Reading in Writing Class
The chapters in this section address reading rhetorically and analyzing . Of course, reading is a fundamental component to any class. And, we all read constantly – these days more than ever. But the chapters in this section ask us to think critically and about the way we approach reading different kinds of . These readings ask you to tune into similarities () and differences () between kinds of texts and within categories of texts so that you may become a more informed and engaged reader.
In the first chapter in this section, Reading Rhetorically, Melanie Gagich and Emilie Zickel provide tips for how to understand what the says, the types of information they include, and the chosen by the author. Specific questions and examples are provided to aid your ability to better read rhetorically and improve not only your comprehension of each text but also your understanding of how it was constructed and with what purpose in mind.
In the last chapter in this section, Analyzing the Genre of Your Readings, Emilie Zickel uses a rhetorical genre approach to reading. By this we mean that all forms of communication are genres, texts that respond to situations that keep coming up in our lives, and if we are attentive to the similarities between those texts, it provides a sort of key to read them more easily. For example, you may read the same kinds of texts every day: magazines, menus, reviews of products, movies, or books, directions, etc. The more you read them and analyze them, the more you start to expect certain things from those genres.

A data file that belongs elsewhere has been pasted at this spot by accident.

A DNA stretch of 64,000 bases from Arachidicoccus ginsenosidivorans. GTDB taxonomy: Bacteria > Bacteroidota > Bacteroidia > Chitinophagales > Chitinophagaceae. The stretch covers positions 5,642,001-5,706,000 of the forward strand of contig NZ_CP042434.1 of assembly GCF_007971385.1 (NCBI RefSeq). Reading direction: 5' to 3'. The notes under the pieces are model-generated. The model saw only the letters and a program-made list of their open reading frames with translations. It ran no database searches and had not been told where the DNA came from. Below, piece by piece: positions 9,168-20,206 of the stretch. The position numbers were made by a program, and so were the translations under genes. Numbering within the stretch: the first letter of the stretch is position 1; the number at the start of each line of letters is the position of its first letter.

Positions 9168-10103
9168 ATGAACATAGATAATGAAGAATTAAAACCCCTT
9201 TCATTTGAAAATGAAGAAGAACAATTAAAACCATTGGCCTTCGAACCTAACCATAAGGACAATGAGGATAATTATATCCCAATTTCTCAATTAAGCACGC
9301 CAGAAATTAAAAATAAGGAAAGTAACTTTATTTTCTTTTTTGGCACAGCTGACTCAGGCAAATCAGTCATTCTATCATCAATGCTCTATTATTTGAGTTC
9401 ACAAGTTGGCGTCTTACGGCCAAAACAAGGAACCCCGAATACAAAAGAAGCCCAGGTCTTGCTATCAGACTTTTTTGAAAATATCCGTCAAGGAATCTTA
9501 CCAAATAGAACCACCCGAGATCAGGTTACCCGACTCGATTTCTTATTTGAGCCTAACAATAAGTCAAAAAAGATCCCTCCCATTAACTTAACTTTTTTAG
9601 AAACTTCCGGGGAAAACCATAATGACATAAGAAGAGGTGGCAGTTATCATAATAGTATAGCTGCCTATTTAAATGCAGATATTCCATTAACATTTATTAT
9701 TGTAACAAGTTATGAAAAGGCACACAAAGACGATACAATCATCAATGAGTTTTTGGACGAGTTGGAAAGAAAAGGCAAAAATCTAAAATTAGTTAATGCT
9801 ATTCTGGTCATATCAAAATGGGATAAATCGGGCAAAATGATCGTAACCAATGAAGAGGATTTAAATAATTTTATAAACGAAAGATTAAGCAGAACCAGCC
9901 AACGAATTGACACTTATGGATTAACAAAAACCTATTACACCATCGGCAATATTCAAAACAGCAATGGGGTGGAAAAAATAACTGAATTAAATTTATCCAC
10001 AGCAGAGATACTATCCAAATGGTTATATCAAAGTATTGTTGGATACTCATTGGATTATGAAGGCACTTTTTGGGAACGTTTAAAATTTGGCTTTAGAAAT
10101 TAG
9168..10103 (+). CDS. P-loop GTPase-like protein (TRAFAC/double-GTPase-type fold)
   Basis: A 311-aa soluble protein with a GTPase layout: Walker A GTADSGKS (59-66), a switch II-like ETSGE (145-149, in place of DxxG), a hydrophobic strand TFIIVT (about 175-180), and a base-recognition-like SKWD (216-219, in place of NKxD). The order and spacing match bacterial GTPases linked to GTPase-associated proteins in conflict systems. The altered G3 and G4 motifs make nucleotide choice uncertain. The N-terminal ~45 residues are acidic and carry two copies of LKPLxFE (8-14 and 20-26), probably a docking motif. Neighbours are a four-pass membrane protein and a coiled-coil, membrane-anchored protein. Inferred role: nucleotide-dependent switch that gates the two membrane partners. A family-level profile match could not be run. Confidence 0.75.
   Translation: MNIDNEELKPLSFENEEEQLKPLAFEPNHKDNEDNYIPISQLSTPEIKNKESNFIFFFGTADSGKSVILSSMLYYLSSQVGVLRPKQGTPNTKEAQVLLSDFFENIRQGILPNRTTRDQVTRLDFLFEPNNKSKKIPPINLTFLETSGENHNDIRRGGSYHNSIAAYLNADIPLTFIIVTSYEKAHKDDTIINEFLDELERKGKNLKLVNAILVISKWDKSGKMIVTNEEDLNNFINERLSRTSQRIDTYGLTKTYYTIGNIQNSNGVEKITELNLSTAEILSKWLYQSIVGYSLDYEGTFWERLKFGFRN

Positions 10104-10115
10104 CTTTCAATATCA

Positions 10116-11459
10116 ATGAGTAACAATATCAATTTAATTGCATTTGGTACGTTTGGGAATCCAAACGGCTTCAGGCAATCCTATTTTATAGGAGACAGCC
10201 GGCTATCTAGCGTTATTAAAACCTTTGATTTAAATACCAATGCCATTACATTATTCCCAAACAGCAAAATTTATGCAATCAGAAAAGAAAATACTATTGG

The objectives targeted with the Reading in Writing Class section are Composing Processes, Reading, and Rhetorical Knowledge. Specifically, readers will want to pay key attention to how to read rhetorically in Chapter 10 (Composing Processes and Reading), noting important aspects of the rhetorical situation in a reading (Rhetorical Knowledge), as well as genre awareness addressed in Chapter 11 (Rhetorical Knowledge).
often thought of as a type or category of writing, e.g. business memos, organization charts, menus, book reviews; a discursive response to a recurrent, social action; materials that mediate social interaction
awareness and understanding of one's own thought processes
refers to any form of communication, primarily written or oral, that forms a coherent unit, often as an object of study; A book can be a text, and a speech can be a text, but television commercials, magazine ads, website, and emails can also be texts.
the elements, themes, topics, tropes, characters, situations, and plot lines common in specific genres--types of writing
the action of departing from an established course or accepted standard
the creator of a text or speech; the person or organization who is communicating in order to try to effect a change in his or her audience
the action of arranging or disposing in order; often referred to as the organization state of the writing process, though arrangement takes place across the writing process and can be both an aesthetic and an argumentative consideration